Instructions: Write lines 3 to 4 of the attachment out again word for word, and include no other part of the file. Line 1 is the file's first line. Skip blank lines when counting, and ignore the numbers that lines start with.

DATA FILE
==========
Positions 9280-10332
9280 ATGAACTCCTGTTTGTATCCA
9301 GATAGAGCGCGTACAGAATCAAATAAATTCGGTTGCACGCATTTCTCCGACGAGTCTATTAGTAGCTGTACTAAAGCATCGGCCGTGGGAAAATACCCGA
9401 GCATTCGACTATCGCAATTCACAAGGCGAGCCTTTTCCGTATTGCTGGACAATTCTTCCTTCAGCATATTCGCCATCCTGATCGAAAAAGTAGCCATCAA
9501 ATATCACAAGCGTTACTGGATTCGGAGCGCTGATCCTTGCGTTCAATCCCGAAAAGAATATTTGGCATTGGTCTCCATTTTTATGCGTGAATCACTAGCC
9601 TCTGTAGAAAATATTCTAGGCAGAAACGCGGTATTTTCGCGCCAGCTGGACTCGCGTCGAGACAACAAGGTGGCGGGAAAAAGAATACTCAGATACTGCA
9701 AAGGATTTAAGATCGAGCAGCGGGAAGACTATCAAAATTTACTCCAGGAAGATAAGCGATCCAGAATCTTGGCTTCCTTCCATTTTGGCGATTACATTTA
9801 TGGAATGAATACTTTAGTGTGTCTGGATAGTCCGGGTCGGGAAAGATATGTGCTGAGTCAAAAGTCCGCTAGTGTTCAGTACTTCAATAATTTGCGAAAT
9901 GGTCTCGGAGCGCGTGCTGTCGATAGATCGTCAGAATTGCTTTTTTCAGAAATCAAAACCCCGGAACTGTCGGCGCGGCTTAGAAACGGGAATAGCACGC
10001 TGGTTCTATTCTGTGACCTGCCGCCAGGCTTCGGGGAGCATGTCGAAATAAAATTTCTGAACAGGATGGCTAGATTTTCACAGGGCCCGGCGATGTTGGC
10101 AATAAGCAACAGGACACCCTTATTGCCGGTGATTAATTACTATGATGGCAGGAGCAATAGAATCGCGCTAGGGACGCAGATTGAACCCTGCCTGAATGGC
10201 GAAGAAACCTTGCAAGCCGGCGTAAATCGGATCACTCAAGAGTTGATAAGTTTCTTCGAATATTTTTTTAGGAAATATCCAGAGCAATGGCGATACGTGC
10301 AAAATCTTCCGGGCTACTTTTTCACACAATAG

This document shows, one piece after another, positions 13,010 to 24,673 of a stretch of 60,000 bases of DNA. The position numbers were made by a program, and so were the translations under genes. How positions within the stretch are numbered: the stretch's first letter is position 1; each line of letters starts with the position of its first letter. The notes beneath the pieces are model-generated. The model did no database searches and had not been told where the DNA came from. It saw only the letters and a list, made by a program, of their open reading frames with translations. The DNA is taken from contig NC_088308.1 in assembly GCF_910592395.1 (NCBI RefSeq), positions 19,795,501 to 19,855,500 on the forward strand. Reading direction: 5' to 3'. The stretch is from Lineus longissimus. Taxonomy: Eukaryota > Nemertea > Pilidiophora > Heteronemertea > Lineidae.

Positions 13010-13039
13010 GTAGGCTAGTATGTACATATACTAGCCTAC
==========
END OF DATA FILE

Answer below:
9301 GATAGAGCGCGTACAGAATCAAATAAATTCGGTTGCACGCATTTCTCCGACGAGTCTATTAGTAGCTGTACTAAAGCATCGGCCGTGGGAAAATACCCGA
9401 GCATTCGACTATCGCAATTCACAAGGCGAGCCTTTTCCGTATTGCTGGACAATTCTTCCTTCAGCATATTCGCCATCCTGATCGAAAAAGTAGCCATCAA